Toby Young

Lefty myths about inequality

The Tories have nothing to be ashamed about when it comes to the last parliament’s record on poverty

Lefty myths about inequality
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As a Tory, I’ve been thinking a lot about inequality recently. Has it really increased in the past five years? Or is that just scaremongering on the part of the left?

By most measures, there’s not much evidence that the United Kingdom became more unequal in the last parliament. Take the UK’s ‘Gini co-efficient’, which measures income inequality. In 2009/10, it was higher than it was at any point during the subsequent three years. Indeed, in 2011/12 it fell to its lowest level since 1986. Data isn’t available for the last two years, but there’s no reason to think it has exceeded what it was when Labour left office. George Osborne claimed that inequality had fallen in his budget speech and the Institute of Fiscal Studies confirmed this, if you assume everyone has faced the same rate of inflation since he became Chancellor.

The fact that Labour’s track record on tackling income inequality is worse than the coalition’s doesn’t mean present levels are acceptable, of course. The median income of the highest-earning 10 per cent of couples with two children is roughly eight times larger than the median income of their equivalents in the bottom 10 per cent. Is that too high?

Few conservatives would object to income inequality on principle. Rather, it is regarded as the inevitable consequence of the fact that talents are distributed unequally, with some being able to charge more for their labour than others. For the most part, conservatives have the same attitude towards wealth inequality (which has grown over the course of the last parliament, thanks mainly to rising property prices). Like Peter Mandelson, we’re intensely relaxed about the rich.

We might be more troubled by in-equality if it was leading to more crime, but it isn’t. According to the latest Crime Survey for England and Wales, crime has fallen to its lowest level since the surveyors started collecting data in 1981. Violent crimes and sexual offences have increased by a small amount since 2002/3, but that’s due to changes in the way they’re recorded. The murder rate in London has fallen to its lowest since the 1960s.

The big issue for conservatives is not inequality per se, but the condition of the poor — sometimes referred to as ‘the long tail’. Did they suffer more under the coalition than under Labour, as the proliferation of food banks would suggest? In fact, poverty has fallen in the last parliament, provided you define it in relative terms, i.e. those households earning less than 60 per cent of the median income. Again, figures aren’t available for the last two years, but in 2012/13 relative poverty (before housing costs are factored in) was at its lowest point since 1985.

Broadly speaking, relative poverty is declining for the same reasons that income inequality is. The rich are paying more in tax than they were five years ago and the coalition cut tax for 26 million people and took three million out of tax altogether. In addition, almost two million new jobs have been created and the unemployment rate has fallen significantly since Labour left office. To claim that those who’ve found jobs in the last five years are all on zero-hours contracts, as Owen Jones would have us believe, is false. Fewer than 700,000 people are on zero-hours contracts in the labour force, a mere 2.3 per cent of the total.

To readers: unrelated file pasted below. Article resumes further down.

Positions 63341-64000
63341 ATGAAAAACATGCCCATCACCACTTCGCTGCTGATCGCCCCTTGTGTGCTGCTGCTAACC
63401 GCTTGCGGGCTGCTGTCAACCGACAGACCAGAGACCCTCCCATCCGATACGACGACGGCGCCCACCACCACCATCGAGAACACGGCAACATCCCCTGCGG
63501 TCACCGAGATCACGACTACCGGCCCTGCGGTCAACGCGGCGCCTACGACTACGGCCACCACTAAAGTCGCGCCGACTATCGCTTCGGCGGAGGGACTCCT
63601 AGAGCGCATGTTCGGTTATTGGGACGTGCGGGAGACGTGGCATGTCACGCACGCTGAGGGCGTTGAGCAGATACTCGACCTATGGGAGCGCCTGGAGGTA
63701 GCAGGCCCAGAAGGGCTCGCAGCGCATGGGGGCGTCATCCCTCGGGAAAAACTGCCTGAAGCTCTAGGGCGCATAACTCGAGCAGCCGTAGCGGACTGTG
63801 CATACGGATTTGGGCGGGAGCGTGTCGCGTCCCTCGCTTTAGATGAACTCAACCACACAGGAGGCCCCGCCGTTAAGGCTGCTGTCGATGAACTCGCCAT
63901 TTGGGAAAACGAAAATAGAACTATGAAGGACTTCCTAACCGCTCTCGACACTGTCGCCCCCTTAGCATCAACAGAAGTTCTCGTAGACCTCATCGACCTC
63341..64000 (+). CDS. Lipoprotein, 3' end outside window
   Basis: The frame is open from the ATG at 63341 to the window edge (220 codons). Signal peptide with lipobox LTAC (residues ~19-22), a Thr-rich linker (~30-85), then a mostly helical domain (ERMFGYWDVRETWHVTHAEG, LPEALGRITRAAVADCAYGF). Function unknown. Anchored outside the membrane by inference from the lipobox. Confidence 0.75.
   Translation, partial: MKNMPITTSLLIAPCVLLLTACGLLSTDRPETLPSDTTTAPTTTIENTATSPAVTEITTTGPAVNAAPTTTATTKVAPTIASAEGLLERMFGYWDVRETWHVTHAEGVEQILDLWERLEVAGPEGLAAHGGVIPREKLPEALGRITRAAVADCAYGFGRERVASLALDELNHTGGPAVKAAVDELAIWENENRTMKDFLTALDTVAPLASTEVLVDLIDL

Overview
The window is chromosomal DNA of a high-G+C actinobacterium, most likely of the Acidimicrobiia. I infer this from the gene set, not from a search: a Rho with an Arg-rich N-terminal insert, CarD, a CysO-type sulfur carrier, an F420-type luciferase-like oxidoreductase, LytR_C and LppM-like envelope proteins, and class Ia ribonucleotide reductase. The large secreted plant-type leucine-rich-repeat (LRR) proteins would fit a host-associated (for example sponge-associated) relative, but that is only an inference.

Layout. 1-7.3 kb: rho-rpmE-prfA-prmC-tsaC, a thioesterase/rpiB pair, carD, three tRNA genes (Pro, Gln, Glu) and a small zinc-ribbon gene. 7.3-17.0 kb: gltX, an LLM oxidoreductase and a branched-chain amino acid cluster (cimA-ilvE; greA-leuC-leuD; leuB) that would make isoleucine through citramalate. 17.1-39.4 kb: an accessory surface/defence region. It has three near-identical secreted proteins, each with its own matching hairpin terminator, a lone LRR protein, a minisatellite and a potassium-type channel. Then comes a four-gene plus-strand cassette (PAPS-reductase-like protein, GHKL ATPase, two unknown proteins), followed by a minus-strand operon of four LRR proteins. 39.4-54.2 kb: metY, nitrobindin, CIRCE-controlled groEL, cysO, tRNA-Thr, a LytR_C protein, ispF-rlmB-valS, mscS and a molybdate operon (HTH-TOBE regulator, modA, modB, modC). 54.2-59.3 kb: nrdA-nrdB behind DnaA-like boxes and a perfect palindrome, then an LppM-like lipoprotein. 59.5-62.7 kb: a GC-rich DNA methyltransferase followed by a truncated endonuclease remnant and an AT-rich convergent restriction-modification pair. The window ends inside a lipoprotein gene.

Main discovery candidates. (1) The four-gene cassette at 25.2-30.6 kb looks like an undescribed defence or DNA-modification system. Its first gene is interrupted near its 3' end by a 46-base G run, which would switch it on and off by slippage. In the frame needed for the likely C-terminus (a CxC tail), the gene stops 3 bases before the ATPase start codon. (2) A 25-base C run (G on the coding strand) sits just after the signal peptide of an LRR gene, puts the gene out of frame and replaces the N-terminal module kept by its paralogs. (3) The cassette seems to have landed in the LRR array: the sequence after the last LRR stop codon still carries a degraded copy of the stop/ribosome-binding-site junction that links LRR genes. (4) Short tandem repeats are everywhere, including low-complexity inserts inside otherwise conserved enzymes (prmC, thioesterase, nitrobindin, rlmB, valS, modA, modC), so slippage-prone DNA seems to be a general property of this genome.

True, social mobility isn’t what it might be and that’s a real issue for conservatives. But defenders of the last government can point to Michael Gove’s education reforms and the record numbers of children from disadvantaged backgrounds going to university, where ‘disadvantaged’ is defined as those living in households in the bottom income quintile. They comprised 18.3 per cent of the total last year, the highest percentage on record. So much for the argument that the rise in tuition fees would deter children from low-income families from applying to university.

What about the children from disadvantaged families who don’t go to university? The coalition created over two million apprenticeships and the Conservatives have pledged to create an additional three million in the next parliament.

All in all, I don’t think supporters of the last government have too much to be ashamed of when it comes to income inequality and relative poverty — and the Conservatives have the best policy when it comes to tackling wealth inequality, which is extending home ownership. Try to remember that over the next five weeks when angry lefties try to shame you into voting Labour.

Politicians should leave the wealthy alone– they already contribute more than their fair share


oin us on 22 April for a Spectator debate on wealth and politics. Are wealth taxes the answer? Or is it wrong to squeeze the rich? Chaired by Andrew Neil.For the motion: Toby YoungWilliam Cash and Fraser NelsonAgainst the motion: Owen Jones, Jack Monroe and Molly Scott Cato MEP. For tickets and further information click here.

Toby Young is associate editor of The Spectator.
Written byToby Young

Toby Young is the co-author of What Every Parent Needs to Know and the co-founder of several free schools. In addition to being an associate editor of The Spectator, he is an associate editor of Quillette. Follow him on Twitter @toadmeister